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Vietnam's 'King of Tea' says inheriting the family business must be earned

Tran Qui Thanh built one of Vietnam's most prominent fast-moving consumer goods companies from scratch through hard work and a will to succeed.

Now, his worry in that this success has created a heavy burden for his children to take on.

The 63-year owns THP, the largest private beverage company in the country, where his bottled teas outsell Coca-Cola and Pepsi.

"We launched our green tea in 2006 and our herbal tea in 2009," he recalls. "We became one of the top beverage companies in Vietnam in 2011, with 37 percent market share, so many people call me the 'King of Tea'."


From orphanage to CEO

The story of THP - the company's full name is Tan Hiep Phat - has a humble beginning in 1994.

Serial entrepreneur Thanh started the company by buying over an old production line from Saigon Beer, and refurbishing it himself. The family lived on the company's premises, he says, and his children practically grew up on the factory floor.

"At first, no one believed that I could do it, but I am convinced that nothing is impossible," he explains. "With my mechanical engineering background, I can build a machine from scratch, so there's no reason why I can't reassemble an old line that's still basically functional."

Growing up in an orphanage after his mother passed away when he was nine taught Thanh to fend for himself, and he applied that survival instinct, as well as sheer graft, to his business.

"I started out without a mentor and with very little money," he says.

"Life was hard and I struggled every day. Growing up, I learned that in order to survive we must have discipline, we must not give up or indulge ourselves, and that's the principle I applied in my business," he adds.

The company's success - it now supplies drinks including herbal and green teas, sports and energy drinks, soya milk and water across Vietnam as well as in 16 other countries including China and Australia - has attracted the attention of global brands, with Coca-Cola, Pepsi, Universal Robina Corp of the Philippines and Japan's Ito En approaching it over the years with a view to forming partnerships or acquiring a minority stake.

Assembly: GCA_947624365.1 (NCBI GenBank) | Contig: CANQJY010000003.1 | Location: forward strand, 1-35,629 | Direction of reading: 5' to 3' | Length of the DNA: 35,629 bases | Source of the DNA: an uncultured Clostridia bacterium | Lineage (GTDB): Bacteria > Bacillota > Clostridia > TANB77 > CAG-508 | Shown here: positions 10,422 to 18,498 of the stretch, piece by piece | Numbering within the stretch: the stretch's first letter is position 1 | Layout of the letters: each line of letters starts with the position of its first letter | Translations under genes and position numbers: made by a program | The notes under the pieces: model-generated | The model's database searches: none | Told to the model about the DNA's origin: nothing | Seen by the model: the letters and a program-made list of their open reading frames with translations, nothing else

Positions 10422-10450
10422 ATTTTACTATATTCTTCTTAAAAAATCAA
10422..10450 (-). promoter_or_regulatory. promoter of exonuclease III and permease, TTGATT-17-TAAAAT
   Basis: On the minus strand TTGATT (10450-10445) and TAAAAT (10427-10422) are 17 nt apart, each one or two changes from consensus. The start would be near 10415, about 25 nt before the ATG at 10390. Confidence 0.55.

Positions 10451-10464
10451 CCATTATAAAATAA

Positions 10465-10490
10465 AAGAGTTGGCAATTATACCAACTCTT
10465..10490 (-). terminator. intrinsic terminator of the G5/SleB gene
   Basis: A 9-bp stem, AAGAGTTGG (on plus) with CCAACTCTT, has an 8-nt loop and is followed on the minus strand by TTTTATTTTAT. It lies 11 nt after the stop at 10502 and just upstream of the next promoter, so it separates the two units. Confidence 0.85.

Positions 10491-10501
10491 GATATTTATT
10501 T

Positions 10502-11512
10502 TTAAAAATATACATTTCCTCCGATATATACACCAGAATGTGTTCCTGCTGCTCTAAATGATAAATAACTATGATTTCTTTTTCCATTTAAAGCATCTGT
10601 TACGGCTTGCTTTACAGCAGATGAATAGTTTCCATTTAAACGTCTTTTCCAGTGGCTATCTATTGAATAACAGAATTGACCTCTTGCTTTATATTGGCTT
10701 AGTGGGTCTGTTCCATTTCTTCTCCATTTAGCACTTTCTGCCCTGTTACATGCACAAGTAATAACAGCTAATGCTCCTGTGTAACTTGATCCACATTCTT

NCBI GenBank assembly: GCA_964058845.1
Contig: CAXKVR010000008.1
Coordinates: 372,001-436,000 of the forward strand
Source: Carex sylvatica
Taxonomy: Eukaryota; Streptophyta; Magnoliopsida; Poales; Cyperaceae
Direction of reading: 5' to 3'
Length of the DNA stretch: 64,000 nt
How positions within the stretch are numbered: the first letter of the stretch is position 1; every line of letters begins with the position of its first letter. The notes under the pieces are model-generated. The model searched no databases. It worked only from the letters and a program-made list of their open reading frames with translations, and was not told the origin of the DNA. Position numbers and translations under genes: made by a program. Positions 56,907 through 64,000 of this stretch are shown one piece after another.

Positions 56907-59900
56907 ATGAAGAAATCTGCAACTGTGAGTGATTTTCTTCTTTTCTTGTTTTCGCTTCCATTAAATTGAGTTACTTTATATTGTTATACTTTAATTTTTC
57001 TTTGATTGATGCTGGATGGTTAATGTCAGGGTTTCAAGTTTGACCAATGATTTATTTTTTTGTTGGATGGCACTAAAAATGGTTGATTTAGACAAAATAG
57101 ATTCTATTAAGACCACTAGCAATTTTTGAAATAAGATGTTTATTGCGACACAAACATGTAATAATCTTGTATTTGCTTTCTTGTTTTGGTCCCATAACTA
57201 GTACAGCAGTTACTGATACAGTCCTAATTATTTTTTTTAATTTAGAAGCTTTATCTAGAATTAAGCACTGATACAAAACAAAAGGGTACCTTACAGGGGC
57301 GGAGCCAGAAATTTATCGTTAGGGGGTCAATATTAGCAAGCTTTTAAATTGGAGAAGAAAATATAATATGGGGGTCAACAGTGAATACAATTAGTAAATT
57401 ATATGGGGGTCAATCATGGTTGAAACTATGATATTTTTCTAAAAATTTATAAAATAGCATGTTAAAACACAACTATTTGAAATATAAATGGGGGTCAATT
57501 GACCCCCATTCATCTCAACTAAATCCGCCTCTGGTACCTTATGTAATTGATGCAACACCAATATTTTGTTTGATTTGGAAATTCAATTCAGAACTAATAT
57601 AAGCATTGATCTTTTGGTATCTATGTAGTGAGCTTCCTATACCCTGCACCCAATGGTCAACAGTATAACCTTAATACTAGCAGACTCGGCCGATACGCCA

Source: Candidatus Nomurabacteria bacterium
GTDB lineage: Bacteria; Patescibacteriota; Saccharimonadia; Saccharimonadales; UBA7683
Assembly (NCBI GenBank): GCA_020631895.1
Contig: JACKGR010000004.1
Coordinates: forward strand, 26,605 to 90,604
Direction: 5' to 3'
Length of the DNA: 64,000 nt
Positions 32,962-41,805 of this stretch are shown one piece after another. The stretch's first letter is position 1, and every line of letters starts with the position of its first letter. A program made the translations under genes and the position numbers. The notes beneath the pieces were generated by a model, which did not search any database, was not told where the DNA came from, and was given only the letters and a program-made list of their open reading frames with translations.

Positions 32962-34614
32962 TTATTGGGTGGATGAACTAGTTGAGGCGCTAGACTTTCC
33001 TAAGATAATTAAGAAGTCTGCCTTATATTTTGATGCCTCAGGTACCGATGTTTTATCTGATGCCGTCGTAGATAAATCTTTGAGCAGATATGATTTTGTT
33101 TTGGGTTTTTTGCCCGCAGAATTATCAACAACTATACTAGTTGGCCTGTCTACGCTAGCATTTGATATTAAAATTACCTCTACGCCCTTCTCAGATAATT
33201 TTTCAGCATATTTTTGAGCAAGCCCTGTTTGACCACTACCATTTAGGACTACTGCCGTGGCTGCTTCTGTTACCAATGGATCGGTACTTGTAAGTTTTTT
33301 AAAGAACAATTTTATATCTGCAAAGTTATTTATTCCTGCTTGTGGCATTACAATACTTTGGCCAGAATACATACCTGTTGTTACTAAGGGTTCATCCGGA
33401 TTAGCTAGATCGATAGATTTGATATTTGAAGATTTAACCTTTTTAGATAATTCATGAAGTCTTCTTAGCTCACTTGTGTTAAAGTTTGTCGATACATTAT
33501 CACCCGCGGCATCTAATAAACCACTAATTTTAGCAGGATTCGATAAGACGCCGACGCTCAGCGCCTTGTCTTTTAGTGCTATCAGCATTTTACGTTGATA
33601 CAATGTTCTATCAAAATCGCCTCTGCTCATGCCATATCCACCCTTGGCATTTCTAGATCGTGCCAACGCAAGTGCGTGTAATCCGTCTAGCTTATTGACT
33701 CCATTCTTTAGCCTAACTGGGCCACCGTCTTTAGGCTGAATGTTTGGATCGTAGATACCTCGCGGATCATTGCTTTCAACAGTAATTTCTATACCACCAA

Thanh says a 2012 approach by Coca-Cola didn't eventuate in a deal because the companies couldn't agree terms.

"Coca-Cola did not allow us to venture into other markets back then; they only let us to expand our market share in Vietnam, Laos and Cambodia, and this is in conflict with our vision," he says.

But Thanh says THP is still open to deals, if it can find companies with a similar vision.

"We are now looking for partners, not for financing, but for knowledge exchange, he says. "We hope we can grow together with our partners and bring THP onto the global stage."

Partnerships are one way to propel the company to its target of hitting $3 billion in annual sales by 2030. THP clocked sales of about $500 million in 2015, with products coming from four factories in Vietnam. That equates to one billion liters of drinks, which were produced by the roughly 4,000 people THP employees in its home country.

A challenge for the second generation

Two of Thanh's children are among those workers. Elder daughter Tran Uyen Phuong takes care of marketing, while younger daughter Tran Ngoc Bich is in charge of administration and personnel. (He also has a son.)

Thanh admits that his daughters have inherited his workaholic habits, often putting in 16 hours a day on the job. And while Thanh appears intent on passing the reins of THP to his daughters eventually, he insists that the position of CEO is a responsibility they have to earn.

"My children have their own strengths and they share my passion to grow the company, but they lack confidence and are afraid to take risks," he says. "I would like them to take more risks because that is the best way to learn [and] to bring the business to the next level."

Conversely, the prospect of THP becoming too big for his children to handle is something he worries about.

"Leadership is important. As the company gets bigger, managing the business will be more difficult and more complex, and that's going to be a challenge," he says.

While THP is often cited as a home-grown business success story, that attention has brought problems that may be on Thanh's mind when he thinks about how his children may fare when they replace him as CEO.

In 2015 THP won a lawsuit against a consumer who attempted to extort cash from the company by claim he found a fly inside a THP bottled beverage. Other complaints from consumers of "dregs" in THP beverages followed.

Thanh describes the incidents as "attacks," and insists that it's impossible for such contaminations to happen, as the company's advanced bottling system ensures that its products are bottled in a sterile and hygienic environment.

But although local health authority checks cleared THP of violations of food safety regulations, Thanh admits the episode dented the company's brand image. He now open his factories for public visits in an attempt to rebuild customers' trust.

More broadly, he believes the key to sustaining THP is to train the next generation so that they have have the skills and the experience to grow the company.

"Inheriting the business is not a benefit, it's a responsibility," he says.

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